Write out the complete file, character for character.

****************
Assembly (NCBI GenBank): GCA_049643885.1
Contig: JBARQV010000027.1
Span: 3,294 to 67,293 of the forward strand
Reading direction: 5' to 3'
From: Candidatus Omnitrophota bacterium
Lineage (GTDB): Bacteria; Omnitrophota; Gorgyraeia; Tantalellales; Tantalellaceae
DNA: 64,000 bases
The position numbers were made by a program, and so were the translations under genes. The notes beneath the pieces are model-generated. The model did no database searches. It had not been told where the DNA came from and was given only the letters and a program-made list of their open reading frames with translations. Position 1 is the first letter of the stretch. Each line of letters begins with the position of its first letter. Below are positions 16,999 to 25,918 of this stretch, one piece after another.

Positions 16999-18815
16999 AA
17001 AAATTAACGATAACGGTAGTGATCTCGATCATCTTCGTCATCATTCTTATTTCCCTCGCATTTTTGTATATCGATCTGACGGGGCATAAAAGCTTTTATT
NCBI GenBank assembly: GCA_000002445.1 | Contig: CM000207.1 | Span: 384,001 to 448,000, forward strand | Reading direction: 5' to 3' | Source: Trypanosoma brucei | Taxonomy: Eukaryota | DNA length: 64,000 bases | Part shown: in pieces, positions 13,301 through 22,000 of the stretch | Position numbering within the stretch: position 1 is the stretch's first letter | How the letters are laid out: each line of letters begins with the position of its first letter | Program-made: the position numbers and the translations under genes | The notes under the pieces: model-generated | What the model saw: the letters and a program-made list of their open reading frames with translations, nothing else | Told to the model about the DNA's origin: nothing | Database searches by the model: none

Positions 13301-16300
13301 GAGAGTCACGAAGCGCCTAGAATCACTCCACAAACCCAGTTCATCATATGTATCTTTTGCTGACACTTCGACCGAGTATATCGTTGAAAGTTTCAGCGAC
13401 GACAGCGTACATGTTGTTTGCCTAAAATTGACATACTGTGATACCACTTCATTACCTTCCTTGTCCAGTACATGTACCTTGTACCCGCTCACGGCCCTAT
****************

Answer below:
Assembly (NCBI GenBank): GCA_049643885.1
Contig: JBARQV010000027.1
Span: 3,294 to 67,293 of the forward strand
Reading direction: 5' to 3'
From: Candidatus Omnitrophota bacterium
Lineage (GTDB): Bacteria; Omnitrophota; Gorgyraeia; Tantalellales; Tantalellaceae
DNA: 64,000 bases
The position numbers were made by a program, and so were the translations under genes. The notes beneath the pieces are model-generated. The model did no database searches. It had not been told where the DNA came from and was given only the letters and a program-made list of their open reading frames with translations. Position 1 is the first letter of the stretch. Each line of letters begins with the position of its first letter. Below are positions 16,999 to 25,918 of this stretch, one piece after another.

Positions 16999-18815
16999 AA
17001 AAATTAACGATAACGGTAGTGATCTCGATCATCTTCGTCATCATTCTTATTTCCCTCGCATTTTTGTATATCGATCTGACGGGGCATAAAAGCTTTTATT
NCBI GenBank assembly: GCA_000002445.1 | Contig: CM000207.1 | Span: 384,001 to 448,000, forward strand | Reading direction: 5' to 3' | Source: Trypanosoma brucei | Taxonomy: Eukaryota | DNA length: 64,000 bases | Part shown: in pieces, positions 13,301 through 22,000 of the stretch | Position numbering within the stretch: position 1 is the stretch's first letter | How the letters are laid out: each line of letters begins with the position of its first letter | Program-made: the position numbers and the translations under genes | The notes under the pieces: model-generated | What the model saw: the letters and a program-made list of their open reading frames with translations, nothing else | Told to the model about the DNA's origin: nothing | Database searches by the model: none

Positions 13301-16300
13301 GAGAGTCACGAAGCGCCTAGAATCACTCCACAAACCCAGTTCATCATATGTATCTTTTGCTGACACTTCGACCGAGTATATCGTTGAAAGTTTCAGCGAC
13401 GACAGCGTACATGTTGTTTGCCTAAAATTGACATACTGTGATACCACTTCATTACCTTCCTTGTCCAGTACATGTACCTTGTACCCGCTCACGGCCCTAT